KUALA LUMPUR: Attorney-General Tommy Thomas has denied allegations that he failed to advise the Conference of Rulers on the need to commit to the Rome Statute.
Utusan Malaysia reported him as telling reporters that the allegations were false and he would explain the matter on Saturday (April 27).
"Of course, it (accusations of failing to convince the Council of Rulers) is not true," Thomas said.
"When it's raining, they put the blame on me. When there is no rain, they blame me too," he said.
Thomas' remarks were in response to a statement by lawyer Mohd Khairul Azam Abdul Aziz, who said during a forum that the reason the government decided to withdraw from the Rome Statute was because Thomas and law professor Emeritus Prof Datuk Dr Shad Saleem Faruqi had failed to convince the Conference of Rulers.
Mohd Khairul said two law experts were invited to debate the findings by four academics, who advised the Rulers to reject the Rome Statute.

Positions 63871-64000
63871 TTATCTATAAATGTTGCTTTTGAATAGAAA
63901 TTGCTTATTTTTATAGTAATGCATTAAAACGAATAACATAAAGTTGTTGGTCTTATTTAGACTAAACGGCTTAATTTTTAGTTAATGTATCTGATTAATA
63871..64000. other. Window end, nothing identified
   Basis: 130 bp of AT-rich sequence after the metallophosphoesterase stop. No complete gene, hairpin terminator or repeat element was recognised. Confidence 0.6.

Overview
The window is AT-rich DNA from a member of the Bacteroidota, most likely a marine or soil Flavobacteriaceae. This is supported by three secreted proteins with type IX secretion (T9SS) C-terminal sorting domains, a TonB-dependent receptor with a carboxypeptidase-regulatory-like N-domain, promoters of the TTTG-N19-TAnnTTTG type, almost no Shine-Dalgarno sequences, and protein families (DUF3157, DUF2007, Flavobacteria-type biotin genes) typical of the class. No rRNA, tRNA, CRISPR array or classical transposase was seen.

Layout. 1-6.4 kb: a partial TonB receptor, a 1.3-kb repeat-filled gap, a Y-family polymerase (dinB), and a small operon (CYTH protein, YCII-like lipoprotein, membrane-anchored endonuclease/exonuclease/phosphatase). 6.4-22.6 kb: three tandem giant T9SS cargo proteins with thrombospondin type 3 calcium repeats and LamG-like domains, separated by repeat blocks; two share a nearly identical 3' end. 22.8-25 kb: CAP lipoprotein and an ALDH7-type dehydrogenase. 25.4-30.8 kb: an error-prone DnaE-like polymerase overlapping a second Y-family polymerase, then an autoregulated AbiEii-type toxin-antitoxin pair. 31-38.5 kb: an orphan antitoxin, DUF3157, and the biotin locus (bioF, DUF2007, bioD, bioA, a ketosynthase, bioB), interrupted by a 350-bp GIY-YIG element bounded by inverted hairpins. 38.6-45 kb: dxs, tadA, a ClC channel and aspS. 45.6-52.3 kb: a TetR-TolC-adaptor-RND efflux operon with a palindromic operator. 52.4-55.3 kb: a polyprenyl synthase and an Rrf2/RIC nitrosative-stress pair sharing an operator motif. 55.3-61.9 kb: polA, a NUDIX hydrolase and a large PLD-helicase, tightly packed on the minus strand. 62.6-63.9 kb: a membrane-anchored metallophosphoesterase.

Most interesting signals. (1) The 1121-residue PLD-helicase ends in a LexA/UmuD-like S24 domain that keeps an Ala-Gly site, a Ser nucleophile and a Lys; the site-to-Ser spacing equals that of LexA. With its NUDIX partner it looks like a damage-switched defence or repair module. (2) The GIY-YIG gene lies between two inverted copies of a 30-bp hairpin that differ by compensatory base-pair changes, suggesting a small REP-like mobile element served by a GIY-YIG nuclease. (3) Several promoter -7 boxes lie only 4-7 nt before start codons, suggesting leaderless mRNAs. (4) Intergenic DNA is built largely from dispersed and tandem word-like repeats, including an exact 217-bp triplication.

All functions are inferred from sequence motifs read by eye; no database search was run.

On April 2, a group of student activists leaked a 10-page executive summary prepared by the four academics, claiming that the arguments in their summary were one-sided and only discussed why the Conference of Rulers should reject the Rome Statute.
The four academics are Universiti Teknologi Mara (UiTM) law professor Datuk Dr Rahmat Mohamad, International Islamic University Malaysia (IIUM) Dr Shamrahayu Abdul Aziz and Universiti Sains Islam Malaysia law lecturers Dr Fareed Mohd Hassan and Hisham Hanapi.
It was reported on April 5 that Malaysia would withdraw from ratifying the international treaty that covers serious crimes and crimes against humanity.
Prime Minister Tun Dr Mahathir Mohamad said Cabinet had decided not to ratify the Rome Statute of the International Criminal Court (ICC), which governs the prosecution of perpetrators of genocide, war crimes, crimes against humanity and crimes of aggression.